January 1, 1970
    خب سريال رو كه خيلى دوست دارم. كميكم خوب بود. يه ستاره رو به خاطر طراحى ها كم كردم. يكى هم به خاطر داستان كه ميتونست پر محتوا تر باشه. ولى همه اينا به كنارممنون از عوامل نشر باژ كه كميك خوندن به صورت فيزيكى رو براى ما علاقه مندان ممكن كرد❣اميدوارم اين روند ادامه داشته باشه و شاهد چاپ بهترين كميك ها تو ايران باشيم. خب سريال رو كه خيلى دوست دارم. كميكم خوب بود. يه ستاره رو به خاطر طراحى ها كم كردم. يكى هم به خاطر داستان كه ميتونست پر محتوا تر باشه. ولى همه اينا به كنارممنون از عوامل نشر باژ كه كميك خوندن به صورت فيزيكى رو براى ما علاقه مندان ممكن كرد❣️اميدوارم اين روند ادامه داشته باشه و شاهد چاپ بهترين كميك ها تو ايران باشيم.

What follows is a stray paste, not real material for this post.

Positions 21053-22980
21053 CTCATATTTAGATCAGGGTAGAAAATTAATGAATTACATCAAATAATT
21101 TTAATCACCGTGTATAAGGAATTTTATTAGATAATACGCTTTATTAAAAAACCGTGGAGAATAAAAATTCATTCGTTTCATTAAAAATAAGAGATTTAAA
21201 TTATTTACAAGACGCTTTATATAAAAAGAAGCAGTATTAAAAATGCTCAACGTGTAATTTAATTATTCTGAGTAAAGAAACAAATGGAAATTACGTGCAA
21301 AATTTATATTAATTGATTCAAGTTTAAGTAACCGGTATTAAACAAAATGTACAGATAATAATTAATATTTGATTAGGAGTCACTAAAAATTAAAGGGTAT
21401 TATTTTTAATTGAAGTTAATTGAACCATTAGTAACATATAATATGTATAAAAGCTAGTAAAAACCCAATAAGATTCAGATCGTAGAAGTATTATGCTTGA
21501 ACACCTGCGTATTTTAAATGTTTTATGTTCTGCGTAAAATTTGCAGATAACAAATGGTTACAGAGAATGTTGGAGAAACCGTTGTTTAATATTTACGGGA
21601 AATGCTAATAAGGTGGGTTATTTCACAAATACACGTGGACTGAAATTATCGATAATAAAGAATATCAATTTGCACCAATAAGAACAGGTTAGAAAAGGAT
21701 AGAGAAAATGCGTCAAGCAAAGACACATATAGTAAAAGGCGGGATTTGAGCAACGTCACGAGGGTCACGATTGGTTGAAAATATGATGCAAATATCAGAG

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  • Abdollah zarei
    January 1, 1970
    3.5قطعا برای کسایی که سریال رو دیدن به شدت خوشایند و جذاب خواهد بود. طراحی مناسب و کادر بندی نسبتا خوب و راضی کننده. تنها باید حتما سریال رو دیده باشید تا این داستان فرعی رو کاملا بفهمید.
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  • Lashaan Balasingam (Bookidote)
    January 1, 1970